Clix’s Fortnite trio failed to qualify for the SypherPK Cup yesterday after his group was hounded by endless stream snipers during the competitive event.
Clix’s Fortnite trio, shared with Bugha and Bizzle, already qualified for the Fortnite Champion Series finals with the highest score across all servers in the first Fortnite Champion Series qualifier. Despite this trio’s proven skill, their failure to qualify for the much smaller SypherPK cup suggests that Epic has a serious stream sniper problem.
Fortnite streamers and stream snipers
Successful competitive Fortnite streamers often find themselves in a difficult position. Do they stream their competitive events and create the content their audience wants, or do they play offline in the hopes of not having their competitive events interrupted.
Fortnite lacks any real method for handling streams like that. While the Fortnite community is split heavily between competitive and casual players, the two groups often intermingle during normal play. Due to the size of normal games of Fortnite, it’s rare for an event to be made purely of competitive players until the final stages.
Stream sniping is something that skilled streamers often have to deal with, but there isn’t really anything that can be done about it. Under most cases, it’s difficult to prove, and some streamers have a reputation for calling any particularly frustrating opponent a stream sniper.
Streamers often accept this degree of frustration as part of being a successful streamer, and with how big (and profitable) some of these streams are, it seems to be a fair trade.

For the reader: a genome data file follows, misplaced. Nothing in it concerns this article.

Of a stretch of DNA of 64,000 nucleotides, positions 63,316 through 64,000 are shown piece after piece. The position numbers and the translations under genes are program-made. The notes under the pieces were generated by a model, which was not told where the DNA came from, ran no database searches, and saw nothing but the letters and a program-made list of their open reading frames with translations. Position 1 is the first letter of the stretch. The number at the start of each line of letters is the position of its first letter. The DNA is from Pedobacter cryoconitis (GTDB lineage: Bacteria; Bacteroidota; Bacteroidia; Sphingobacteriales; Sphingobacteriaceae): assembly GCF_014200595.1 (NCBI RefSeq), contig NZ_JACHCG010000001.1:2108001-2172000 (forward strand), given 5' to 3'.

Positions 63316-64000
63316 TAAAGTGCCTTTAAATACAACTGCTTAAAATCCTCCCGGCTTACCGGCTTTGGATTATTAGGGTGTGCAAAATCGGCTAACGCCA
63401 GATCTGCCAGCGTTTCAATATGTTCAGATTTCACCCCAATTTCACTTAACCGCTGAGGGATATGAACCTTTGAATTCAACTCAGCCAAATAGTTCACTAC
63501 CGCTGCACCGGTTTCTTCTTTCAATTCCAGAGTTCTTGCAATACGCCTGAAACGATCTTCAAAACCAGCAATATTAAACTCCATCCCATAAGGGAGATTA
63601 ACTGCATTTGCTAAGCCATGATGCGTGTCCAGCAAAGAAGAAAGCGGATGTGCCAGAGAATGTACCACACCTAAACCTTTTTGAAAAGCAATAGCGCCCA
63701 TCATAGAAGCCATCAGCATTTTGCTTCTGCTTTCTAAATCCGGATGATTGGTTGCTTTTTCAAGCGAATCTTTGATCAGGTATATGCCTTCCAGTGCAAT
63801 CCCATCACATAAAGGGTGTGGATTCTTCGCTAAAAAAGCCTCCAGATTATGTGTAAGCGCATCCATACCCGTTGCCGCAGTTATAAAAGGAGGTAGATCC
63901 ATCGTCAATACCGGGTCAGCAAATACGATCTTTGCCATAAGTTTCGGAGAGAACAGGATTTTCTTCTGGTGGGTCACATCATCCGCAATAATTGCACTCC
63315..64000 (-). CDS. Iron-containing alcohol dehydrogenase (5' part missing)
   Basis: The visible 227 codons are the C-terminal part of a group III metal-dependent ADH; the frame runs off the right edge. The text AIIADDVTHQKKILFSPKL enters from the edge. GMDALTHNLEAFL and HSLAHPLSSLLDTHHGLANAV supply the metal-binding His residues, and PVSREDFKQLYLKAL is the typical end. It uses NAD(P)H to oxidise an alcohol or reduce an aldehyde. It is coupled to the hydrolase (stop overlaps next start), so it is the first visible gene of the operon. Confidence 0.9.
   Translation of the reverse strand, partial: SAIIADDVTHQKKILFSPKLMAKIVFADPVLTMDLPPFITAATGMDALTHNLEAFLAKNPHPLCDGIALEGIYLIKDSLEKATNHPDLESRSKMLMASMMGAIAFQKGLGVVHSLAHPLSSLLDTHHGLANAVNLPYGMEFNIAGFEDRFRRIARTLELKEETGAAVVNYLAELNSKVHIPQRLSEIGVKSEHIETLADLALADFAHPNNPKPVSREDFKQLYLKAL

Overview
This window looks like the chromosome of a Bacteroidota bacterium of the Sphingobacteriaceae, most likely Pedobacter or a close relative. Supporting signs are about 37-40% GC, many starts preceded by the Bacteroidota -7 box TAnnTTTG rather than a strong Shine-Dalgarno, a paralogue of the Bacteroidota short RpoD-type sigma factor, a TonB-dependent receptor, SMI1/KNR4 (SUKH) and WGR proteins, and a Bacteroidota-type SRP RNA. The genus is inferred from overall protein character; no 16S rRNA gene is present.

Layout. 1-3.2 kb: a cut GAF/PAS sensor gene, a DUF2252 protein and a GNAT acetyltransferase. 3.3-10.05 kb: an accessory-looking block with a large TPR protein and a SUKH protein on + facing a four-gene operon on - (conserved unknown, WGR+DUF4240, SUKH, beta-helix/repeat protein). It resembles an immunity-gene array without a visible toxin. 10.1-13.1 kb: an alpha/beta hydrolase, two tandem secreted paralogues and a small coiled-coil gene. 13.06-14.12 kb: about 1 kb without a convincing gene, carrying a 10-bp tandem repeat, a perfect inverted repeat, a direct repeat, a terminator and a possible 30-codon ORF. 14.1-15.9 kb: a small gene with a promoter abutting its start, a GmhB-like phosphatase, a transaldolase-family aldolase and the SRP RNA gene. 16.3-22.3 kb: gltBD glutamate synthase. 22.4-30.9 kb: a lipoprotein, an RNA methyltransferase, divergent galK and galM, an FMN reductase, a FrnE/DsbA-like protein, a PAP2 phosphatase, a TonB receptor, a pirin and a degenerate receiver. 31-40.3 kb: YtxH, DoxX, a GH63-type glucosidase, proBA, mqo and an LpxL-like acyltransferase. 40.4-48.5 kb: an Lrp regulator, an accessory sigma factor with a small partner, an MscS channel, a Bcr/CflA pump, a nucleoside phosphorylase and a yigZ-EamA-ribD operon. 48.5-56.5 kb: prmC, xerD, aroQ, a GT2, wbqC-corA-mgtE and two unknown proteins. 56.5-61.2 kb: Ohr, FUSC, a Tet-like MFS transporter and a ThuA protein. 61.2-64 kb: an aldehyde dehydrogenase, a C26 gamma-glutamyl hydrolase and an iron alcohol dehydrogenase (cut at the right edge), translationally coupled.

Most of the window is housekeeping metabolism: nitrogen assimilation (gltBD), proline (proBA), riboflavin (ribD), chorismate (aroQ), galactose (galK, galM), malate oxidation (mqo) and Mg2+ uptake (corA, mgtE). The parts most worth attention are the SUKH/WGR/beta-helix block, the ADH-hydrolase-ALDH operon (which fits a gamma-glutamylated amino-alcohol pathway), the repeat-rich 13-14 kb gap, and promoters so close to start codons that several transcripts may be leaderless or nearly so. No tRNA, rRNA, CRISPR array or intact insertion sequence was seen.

What can streamers do about stream snipers?
It should be said that Clix is in a uniquely frustrating position. On the one hand, he is a streamer first, and wants to be able to stream the content his audience wants. On the other hand, he’s a competitive player, and wants to be able to compete under optimal conditions.
Getting stream sniped can seriously dampen his chances as a competitive player, but refusing to stream competitive events would cut off a significant portion of his income. Still, there are possible solutions that don’t amount to simply getting Epic to ban stream snipers.
If Clix and other competitive streamers streamed their competitive events with a fair delay, perhaps as high as ten minutes, they would be able to provide the competitive Fortnite content their audience wants. It’s true this would make engaging with the audience more difficult, but audience engagement is something that already gets cut down during competitive events, as players focus in on the game.
Overall, it’s a difficult situation, but banning suspected stream snipers likely won’t work as well as players hope. Because Fortnite is a free game, anyone who wants to stream snipe could simply make alternative accounts to harass streamers with. Similarly, proving that a Fortnite player is a stream sniper, and not just a particularly frustrating opponent, is a difficult task.
Will Clix really boycott the Fortnite Champion Series?
During his stream, Clix mentioned that he wouldn’t play in the Fortnite Champion Series unless these Fortnite players got banned. It’s likely this wasn’t meant as an oath but more as an expression of his frustration.
After Clix, Bugha, and Bizzle’s performance in the Fortnite Champion Series, it’s not likely that Clix would just abandon his team after getting tilted.
Fans of Clix and his trio can probably breathe easy about that at least.